However, 2 small studies that did stratify risk by small versus diminutive size of adenomas at baseline suggested an increased risk of subsequent advanced lesions in those with small baseline adenomas.
we suspect that our results have good generalizability. Our results may not apply in settings where ADRs are low because the absolute risk of advanced neoplasia could be substantially higher even in individuals with very low-risk findings (because more high-risk lesions are missed when ADRs are low). Many of the studies that underlie current postpolypectomy surveillance recommendations
were performed before the current emphasis on ADRs and before high-definition colonoscopes were available. Thus, the prevalence of patients with only tiny adenomas may be substantially different in the current study from earlier studies. Indeed, the difference in risk of subsequent advanced neoplasia observed in the current study between the baseline small versus diminutive adenoma groups may largely reflect the current study identifying a large and distinct cohort of very low-risk tiny adenomas that were less-frequently observed in earlier studies. This suggestion warrants additional evaluation.
Limitations of our study include that it is a retrospective analysis of a prospectively developed and maintained database. The number of patients in certain of the risk groups was small. Nevertheless, the results supporting the predictive value of adenomas in the 6 to 9 mm size range compared with the 1 to 5 mm size range reached statistical significance. ADRs in our unit are likely to be relatively high, which suggests that our findings will be increasingly relevant as detection improves in community-based colonoscopy. Another potential limitation might be that we did not choose to systematically exclude patients with serrated lesions at baseline. Further, we did not present data on the impact of concomitant SSPs at baseline, primarily because our pathology department has not consistently interpreted SSPs versus hyperplastic polyps over the study interval, as we have twice demonstrated.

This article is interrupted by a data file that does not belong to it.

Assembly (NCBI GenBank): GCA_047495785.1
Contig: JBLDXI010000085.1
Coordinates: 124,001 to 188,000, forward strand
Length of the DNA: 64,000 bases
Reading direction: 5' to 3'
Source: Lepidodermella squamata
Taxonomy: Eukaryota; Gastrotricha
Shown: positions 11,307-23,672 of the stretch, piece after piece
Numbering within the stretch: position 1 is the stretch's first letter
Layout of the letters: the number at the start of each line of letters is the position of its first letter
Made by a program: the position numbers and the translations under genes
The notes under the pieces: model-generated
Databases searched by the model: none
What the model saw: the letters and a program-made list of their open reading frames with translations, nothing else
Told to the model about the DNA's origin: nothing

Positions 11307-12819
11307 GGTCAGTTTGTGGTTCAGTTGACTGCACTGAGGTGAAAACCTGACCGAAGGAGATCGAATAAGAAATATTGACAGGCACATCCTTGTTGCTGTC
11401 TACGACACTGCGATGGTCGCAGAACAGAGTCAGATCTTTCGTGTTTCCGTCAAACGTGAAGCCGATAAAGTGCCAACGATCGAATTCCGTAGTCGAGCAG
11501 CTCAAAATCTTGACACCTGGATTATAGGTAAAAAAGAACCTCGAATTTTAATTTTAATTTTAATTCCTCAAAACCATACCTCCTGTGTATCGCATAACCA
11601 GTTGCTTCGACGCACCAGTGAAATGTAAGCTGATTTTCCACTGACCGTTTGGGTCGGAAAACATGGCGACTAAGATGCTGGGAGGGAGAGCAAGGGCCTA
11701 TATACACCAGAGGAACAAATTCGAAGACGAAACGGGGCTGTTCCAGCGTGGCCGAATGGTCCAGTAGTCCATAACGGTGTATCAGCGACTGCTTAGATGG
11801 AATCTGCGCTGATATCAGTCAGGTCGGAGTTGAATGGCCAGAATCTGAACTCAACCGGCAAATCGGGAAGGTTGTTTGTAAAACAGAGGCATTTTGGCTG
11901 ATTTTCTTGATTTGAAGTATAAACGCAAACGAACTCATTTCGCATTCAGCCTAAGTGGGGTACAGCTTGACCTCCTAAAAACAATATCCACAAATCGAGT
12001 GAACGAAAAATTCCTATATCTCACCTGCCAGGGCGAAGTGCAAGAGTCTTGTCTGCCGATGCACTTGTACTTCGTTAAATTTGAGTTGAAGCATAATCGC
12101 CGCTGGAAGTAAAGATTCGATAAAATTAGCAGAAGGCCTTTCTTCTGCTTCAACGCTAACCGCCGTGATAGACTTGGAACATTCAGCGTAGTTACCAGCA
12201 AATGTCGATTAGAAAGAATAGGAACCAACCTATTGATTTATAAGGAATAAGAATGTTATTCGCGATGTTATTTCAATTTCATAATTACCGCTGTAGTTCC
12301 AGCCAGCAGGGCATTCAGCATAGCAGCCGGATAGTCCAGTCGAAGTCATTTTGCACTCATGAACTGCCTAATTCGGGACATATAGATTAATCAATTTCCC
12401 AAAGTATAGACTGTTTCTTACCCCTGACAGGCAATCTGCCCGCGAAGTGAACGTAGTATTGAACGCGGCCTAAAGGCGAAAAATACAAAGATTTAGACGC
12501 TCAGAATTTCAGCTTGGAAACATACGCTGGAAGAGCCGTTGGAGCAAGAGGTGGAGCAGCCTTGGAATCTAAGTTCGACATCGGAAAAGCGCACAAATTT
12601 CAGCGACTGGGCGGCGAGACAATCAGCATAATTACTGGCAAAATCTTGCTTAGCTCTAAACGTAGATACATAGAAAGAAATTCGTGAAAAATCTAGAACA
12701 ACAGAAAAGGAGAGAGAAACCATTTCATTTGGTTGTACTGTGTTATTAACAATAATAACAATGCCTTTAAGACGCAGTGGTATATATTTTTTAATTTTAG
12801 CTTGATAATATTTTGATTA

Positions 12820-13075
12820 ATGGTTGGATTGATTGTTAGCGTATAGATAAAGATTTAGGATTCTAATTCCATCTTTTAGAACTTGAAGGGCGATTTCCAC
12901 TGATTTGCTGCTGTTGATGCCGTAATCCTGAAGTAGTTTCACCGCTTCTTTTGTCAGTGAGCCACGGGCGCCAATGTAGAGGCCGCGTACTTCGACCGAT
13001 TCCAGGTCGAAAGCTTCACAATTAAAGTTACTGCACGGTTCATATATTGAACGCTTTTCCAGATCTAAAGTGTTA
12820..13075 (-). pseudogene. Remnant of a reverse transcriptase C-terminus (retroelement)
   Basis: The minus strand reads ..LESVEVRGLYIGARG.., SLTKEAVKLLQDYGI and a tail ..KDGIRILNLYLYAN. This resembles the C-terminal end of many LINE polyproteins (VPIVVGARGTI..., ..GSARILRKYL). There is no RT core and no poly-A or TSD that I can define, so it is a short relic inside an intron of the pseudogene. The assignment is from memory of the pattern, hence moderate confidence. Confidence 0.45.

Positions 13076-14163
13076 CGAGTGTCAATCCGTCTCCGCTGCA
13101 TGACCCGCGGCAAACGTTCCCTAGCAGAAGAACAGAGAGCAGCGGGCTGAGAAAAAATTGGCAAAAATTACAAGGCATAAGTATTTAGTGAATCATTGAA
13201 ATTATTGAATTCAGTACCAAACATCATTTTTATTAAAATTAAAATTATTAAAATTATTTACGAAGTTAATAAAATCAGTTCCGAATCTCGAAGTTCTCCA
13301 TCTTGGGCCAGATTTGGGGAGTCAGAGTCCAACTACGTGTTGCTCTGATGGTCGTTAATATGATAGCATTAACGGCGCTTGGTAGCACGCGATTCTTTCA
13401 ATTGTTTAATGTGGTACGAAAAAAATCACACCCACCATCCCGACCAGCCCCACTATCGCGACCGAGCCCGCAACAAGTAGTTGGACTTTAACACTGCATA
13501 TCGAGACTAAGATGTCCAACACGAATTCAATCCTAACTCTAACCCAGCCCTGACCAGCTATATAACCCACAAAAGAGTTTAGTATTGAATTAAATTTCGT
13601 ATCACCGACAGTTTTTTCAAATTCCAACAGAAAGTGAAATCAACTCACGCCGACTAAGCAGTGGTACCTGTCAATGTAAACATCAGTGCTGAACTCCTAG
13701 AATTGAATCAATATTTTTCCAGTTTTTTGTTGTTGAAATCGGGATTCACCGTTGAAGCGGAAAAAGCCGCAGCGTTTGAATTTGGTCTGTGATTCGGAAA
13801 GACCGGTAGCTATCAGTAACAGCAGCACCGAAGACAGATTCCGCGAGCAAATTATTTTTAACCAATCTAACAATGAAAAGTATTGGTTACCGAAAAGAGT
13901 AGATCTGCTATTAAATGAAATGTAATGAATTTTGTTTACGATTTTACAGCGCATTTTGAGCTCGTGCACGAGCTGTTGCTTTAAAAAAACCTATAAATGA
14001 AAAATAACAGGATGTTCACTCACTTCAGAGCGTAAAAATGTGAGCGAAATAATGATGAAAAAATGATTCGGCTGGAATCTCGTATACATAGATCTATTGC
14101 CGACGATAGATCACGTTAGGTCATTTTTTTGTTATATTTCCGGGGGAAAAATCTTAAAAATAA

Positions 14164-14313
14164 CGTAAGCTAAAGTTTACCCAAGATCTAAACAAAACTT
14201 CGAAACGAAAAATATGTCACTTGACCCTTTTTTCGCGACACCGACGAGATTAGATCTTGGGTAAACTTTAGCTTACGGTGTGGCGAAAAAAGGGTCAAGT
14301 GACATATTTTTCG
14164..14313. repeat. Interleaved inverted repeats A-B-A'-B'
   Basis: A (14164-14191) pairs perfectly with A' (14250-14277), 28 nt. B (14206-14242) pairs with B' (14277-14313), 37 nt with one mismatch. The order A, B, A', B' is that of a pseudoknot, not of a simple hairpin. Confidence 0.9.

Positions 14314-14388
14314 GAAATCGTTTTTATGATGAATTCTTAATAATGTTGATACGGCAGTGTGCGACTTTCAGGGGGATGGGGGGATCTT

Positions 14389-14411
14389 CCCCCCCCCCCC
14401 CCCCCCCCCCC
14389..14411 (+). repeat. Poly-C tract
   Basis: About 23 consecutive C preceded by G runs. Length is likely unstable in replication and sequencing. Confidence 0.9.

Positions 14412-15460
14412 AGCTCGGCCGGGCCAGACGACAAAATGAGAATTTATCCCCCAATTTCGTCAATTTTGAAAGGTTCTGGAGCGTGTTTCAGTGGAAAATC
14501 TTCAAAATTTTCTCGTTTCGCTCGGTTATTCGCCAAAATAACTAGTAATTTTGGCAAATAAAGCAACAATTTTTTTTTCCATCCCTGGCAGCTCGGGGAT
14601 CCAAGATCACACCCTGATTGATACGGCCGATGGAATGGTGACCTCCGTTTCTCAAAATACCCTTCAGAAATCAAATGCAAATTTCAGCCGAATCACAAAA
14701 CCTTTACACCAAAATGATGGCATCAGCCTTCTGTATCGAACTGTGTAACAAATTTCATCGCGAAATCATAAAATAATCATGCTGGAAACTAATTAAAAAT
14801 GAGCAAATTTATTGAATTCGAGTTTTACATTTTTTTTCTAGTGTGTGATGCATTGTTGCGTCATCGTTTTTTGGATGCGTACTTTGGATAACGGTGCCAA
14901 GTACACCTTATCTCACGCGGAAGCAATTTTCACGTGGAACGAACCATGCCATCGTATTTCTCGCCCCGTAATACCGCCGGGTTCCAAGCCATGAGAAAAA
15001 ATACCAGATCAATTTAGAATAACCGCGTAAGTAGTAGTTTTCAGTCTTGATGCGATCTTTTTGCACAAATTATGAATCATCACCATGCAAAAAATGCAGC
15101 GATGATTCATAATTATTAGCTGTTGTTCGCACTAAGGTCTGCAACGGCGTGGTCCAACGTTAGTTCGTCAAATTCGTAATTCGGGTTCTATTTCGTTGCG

but these effects are common to postpolypectomy surveillance studies generally.
In conclusion, these data indicate that lumping small and diminutive adenomas together in postpolypectomy surveillance guidelines may create a risk for some patients with 6 to 9 mm adenomas and/or increase procedure-related costs and risks for patients with 1 to 5 mm adenomas. We recommend that additional groups evaluate the impact of small versus diminutive adenomas on the subsequent risk of advanced neoplasia in postpolypectomy surveillance cohorts.
This work was supported by a gift from Scott Schurz of Bloomington, Indiana, and his children to the Indiana University Foundation in the name of Douglas K. Rex, MD.
Supplementary Table 1Advanced neoplasia according to baseline findings and including sessile serrated polyps (SSPs) with cytological dysplasia and SSPs ≥10 mm as advanced lesions
Supplementary Table 2Risk factors for advanced neoplasia according to the baseline findings and including sessile serrated polyps (SSPs) with cytological dysplasia and SSPs ≥10 mm as advanced lesions in the multivariable analysis
Supplementary Table 4Risk factors for advanced neoplasia according to the baseline findings and including sessile serrated adenomas/polyps (SSPs) with cytological dysplasia and SSPs ≥10 mm as advanced lesions in the multivariable analysis